What better way to spend Workers’ Day than working on my application to have our two dogs municipally registered, failing which, after August 30 I am liable to be fined R300 and have them impounded.
This is in terms of a new Cape Town by-law. It can all be done on-line and costs nothing but, by Jove, the city fathers, not to mention the City Mother, want a lot of detail. So I gave it to them.
Naturally full name and address, ID number, phone numbers, municipal account number, erf number and even a business partner number, which I didn’t know I had, not having a business partner, until I found it on our monthly rates account.
Then for the animals, with spaces for their particulars down to “Pet 6”.
Pet 1, in our case, was dog. The city then wished to have a brief description and name. I wrote: “Lovely nature – loves everybody and thinks everybody loves her. Kali is named after a very fierce multi-limbed Hindu goddess.”
Breed: Staffordshire terrier. Colour: Brindle, with white paws and chest. Gender: “Female, but don’t call her a bitch.” Date of birth/age: Born September 2006, which makes her five years and seven months.
Sterilised? Yes/No: “Yes, she’s a sports model.”
Pet 2: Another dog. Brief description and name: “Very wilful and disobedient. Hard of hearing. Wants to bonk all other dogs irrespective of gender, though officially a eunuch. Stanford is named after the village where we found him, but he is called Stan for short, though he doesn’t come when called anyway.”
Breed: “Problematic. A sort of mixture between a fox terrier and a beagle, with a very low undercarriage. We call him a Stanford terrier, and some people nod wisely and say yes, they know the breed.”
Colour: Black and white. Gender: “Theoretically male.”
Date of birth/age: “Also problematic. He was allegedly two when we adopted him from the pets’ home 7/8 years ago, but he is very grey round the gills now, and he could be quite a lot older than 10.”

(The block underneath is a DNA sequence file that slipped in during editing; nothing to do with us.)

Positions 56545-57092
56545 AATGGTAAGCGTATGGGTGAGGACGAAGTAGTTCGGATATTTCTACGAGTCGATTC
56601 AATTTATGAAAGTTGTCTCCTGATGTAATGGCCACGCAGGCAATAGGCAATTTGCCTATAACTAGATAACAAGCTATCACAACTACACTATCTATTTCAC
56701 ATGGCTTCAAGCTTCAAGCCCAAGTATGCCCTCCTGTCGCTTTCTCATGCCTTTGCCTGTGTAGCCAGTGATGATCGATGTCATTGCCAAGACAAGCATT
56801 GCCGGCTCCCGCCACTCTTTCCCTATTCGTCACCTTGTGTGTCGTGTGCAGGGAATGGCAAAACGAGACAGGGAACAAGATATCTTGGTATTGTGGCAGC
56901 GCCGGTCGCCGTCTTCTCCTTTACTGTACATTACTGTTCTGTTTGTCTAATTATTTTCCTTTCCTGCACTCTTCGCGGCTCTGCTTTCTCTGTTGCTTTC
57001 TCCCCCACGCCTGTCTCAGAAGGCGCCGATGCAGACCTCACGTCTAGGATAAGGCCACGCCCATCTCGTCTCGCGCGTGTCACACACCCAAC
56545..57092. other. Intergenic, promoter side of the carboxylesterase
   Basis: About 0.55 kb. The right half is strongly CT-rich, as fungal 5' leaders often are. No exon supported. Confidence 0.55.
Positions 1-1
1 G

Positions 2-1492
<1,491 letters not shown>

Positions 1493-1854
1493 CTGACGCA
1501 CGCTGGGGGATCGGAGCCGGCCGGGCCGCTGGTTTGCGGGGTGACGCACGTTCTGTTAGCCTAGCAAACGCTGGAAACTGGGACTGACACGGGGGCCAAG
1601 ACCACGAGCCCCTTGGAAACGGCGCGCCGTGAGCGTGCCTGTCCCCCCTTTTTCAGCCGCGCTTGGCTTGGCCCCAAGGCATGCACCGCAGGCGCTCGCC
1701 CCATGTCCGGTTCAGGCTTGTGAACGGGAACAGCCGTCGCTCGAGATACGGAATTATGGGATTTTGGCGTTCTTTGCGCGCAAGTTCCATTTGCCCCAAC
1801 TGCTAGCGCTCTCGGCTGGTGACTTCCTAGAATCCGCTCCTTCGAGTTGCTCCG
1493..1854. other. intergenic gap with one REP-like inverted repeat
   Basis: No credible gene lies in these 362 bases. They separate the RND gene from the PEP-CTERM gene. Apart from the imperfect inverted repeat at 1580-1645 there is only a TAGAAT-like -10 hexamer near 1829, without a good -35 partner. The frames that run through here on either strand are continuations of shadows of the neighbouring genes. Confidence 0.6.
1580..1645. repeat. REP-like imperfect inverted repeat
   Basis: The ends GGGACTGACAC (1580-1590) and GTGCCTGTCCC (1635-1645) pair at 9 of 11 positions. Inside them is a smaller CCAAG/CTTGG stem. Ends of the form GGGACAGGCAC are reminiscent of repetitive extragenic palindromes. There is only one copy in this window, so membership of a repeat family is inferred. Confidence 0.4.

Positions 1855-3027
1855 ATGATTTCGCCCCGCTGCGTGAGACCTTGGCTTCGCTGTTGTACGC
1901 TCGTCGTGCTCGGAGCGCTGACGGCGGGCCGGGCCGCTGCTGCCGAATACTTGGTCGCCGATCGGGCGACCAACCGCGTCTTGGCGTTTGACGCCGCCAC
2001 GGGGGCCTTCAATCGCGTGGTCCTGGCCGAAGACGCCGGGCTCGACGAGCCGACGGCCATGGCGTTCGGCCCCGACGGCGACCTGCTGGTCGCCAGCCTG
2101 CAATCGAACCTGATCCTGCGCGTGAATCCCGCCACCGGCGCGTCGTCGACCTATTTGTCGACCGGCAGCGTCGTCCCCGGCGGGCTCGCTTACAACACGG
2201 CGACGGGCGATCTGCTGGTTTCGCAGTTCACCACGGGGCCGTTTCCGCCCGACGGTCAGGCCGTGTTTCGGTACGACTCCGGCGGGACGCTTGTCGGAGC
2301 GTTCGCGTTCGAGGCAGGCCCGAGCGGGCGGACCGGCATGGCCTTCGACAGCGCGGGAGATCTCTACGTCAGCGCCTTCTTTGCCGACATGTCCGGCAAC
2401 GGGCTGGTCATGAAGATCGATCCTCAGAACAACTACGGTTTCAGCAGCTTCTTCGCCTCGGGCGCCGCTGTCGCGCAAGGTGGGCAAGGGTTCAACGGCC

Sterilised? Yes/No: “Ja, he was done before we got him.”
I thought that should satisfy the council, and it did. I doubt whether they get such conscientiously completed forms from other pet owners. Almost instantly I received a reply thanking me for taking the time, and giving me what it called “your unique number”. It is so unique that I have no intention of publishing it in this column. Who knows what some avid PS reader who is also an evil-doer might do with it.
While on the city’s website (www.capetown.gov.za) I also discovered they have a lost pet service called CityPetFinder. And that two more drinking fountains for dogs were officially unveiled on the Sea Point promenade last month, thanks to the generosity of British swallows Peter and Janina Cramb who have spent every summer in Cape Town for the past 10 years.
I remember when the city set up doggy loos (poles surrounded by a patch of sand) and meeting Gordon Oliver, before he became mayor, on Plumstead Park where one of the loos had been built. We waited in vain for a dog to come up and do his business, but the local canine community were as highly suspicious of it as Makhaza’s residents were of open-air toilets, and gave it a wide berth.
Let no one accuse the city of not trying to cater to all its inhabitants’ needs.